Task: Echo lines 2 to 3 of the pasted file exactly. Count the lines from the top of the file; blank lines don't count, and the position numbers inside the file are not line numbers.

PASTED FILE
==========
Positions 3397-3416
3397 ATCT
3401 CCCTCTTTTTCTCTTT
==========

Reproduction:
3397 ATCT
3401 CCCTCTTTTTCTCTTT